As a collection of narratives, Who Speaks for Justice: Raising Our Voices In The Noise of Hegemony explores each other’s stories about battles to be free, as researchers, teachers, learners, citizens.
Who Speaks for Justice:
- explores the tension of working, teaching, and profiting from a system that inherently creates distinction and privilege, one that thrives on disparity.
- encourages students to recognize not only the inevitable convolutions of life’s stories, but also the power and the place of those stories in the scope of research.
- tells of the tragedy and glory of cultures, humans, trees, and earth.
- is a catalyst for creative encounters confronting the repression that students face every day in school buildings.
PART 1: A human being is part of the whole
Math, struggles, and splash pine
Generations Connect: Variation on “Om Namah Shivaya”
Constitutional Eras for “We the People”
Blockages become gifts
Nature as home…antidote to war
PART 2: Develop the genius within the young
Despite the rhetoric, teachers and students are succeeding
Courts to play on
Can I Write This?
The autonomy of the teacher/developer or teacher/researcher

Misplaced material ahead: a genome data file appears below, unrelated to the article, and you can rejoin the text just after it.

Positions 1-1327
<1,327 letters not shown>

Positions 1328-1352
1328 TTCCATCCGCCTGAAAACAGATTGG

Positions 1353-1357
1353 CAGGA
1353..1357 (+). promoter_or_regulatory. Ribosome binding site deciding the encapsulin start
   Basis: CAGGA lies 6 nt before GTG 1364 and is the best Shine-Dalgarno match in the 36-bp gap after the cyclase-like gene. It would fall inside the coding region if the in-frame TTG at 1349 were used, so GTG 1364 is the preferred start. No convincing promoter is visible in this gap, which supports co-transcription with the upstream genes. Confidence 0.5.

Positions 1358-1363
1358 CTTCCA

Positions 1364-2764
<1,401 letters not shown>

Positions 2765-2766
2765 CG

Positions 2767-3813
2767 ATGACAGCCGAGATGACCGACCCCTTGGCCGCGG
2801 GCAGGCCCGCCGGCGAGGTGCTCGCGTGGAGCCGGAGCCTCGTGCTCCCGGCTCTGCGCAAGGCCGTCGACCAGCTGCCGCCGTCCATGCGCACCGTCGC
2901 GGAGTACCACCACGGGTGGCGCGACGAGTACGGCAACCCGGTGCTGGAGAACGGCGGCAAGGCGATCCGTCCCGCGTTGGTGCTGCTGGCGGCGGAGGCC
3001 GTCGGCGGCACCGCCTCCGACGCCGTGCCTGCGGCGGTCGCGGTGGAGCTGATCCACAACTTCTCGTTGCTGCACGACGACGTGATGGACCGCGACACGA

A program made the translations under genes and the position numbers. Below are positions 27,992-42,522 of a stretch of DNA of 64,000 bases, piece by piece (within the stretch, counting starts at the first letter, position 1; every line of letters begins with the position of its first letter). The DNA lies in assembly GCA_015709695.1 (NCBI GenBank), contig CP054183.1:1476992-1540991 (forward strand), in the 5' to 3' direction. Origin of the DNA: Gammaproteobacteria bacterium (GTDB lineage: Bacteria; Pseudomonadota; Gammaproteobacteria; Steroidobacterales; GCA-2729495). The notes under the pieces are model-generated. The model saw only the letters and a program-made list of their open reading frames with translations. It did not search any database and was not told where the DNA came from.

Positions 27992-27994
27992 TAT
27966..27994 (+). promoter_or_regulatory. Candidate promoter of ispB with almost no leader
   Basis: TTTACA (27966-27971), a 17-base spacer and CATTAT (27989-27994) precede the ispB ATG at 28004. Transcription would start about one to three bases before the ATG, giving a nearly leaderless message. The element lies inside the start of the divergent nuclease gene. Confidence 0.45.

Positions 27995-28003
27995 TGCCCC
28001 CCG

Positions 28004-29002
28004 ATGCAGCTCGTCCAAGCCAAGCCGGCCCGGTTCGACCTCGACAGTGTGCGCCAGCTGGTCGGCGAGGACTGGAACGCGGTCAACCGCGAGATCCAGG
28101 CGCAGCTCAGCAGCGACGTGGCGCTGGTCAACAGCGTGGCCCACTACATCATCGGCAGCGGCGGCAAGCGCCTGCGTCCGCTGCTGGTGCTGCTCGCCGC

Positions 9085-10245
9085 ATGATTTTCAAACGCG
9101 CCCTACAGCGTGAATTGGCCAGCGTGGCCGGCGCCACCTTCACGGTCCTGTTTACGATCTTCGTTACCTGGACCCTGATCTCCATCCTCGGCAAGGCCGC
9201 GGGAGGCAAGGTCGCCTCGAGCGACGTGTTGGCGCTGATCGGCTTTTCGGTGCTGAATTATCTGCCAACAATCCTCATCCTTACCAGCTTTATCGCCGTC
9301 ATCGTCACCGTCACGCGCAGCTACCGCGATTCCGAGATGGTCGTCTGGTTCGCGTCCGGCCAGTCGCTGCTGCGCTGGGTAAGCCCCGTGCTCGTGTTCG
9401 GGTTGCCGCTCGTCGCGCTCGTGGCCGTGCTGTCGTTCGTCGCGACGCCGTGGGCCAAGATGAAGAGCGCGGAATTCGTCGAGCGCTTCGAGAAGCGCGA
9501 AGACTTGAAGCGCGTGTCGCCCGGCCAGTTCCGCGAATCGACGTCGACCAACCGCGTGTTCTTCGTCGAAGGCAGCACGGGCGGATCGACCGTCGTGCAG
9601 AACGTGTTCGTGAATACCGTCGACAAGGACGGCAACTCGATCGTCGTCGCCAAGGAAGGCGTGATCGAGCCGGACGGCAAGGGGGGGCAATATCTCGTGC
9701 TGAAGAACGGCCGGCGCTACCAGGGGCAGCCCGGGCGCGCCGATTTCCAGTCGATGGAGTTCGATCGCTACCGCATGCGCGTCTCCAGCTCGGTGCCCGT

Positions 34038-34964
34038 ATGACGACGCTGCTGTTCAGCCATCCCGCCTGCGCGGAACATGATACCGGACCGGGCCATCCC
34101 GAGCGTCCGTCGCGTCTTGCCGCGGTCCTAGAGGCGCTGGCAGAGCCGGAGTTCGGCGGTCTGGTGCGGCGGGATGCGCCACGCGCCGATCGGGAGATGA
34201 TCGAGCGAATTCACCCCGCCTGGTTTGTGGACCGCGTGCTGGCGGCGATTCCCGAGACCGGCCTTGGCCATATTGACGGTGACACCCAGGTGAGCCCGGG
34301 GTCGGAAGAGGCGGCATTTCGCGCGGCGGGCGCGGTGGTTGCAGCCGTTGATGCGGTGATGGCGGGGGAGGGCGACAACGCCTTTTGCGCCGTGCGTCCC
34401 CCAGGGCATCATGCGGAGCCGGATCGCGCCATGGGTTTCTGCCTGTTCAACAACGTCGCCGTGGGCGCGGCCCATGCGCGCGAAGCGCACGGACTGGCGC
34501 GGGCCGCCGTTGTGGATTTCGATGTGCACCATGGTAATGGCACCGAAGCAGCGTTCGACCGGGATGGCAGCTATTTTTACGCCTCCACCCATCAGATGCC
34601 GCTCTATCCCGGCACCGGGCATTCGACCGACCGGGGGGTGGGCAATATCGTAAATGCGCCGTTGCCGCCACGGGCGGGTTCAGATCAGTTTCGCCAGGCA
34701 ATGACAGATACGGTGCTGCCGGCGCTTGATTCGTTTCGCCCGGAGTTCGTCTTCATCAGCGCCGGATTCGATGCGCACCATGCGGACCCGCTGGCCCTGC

PART 3: The spirit of agency
Service to others matter
Where are the women?
Calm down, relax; it isn’t that big a deal
Debra, the essence of love in the midst of struggle
Grassroots leadership for the 21st Century: Leading by not leading
PART 4: The world in language
The lost voice of a spic
Naming, walking, and magic
My English isn’t too good-looking
PART 5: The problem is cultural
Dealing with whiteness to empower students to fight for common good
Listening to students: Stories from the Education Effect
Living with the tensions of hope and despair
The dark & the dazzling: Children leading us back from the edge
Voices of those we cage – and a different kind of witness
Let the human spirit in the room
PART 6: To love. To be loved…Never get used to the disparity
What will become of your life?
What is going on?
My great grandmother’s battle
History lessons learned and paid forward
Thinking outside the binary box: Queer(ing) research and practice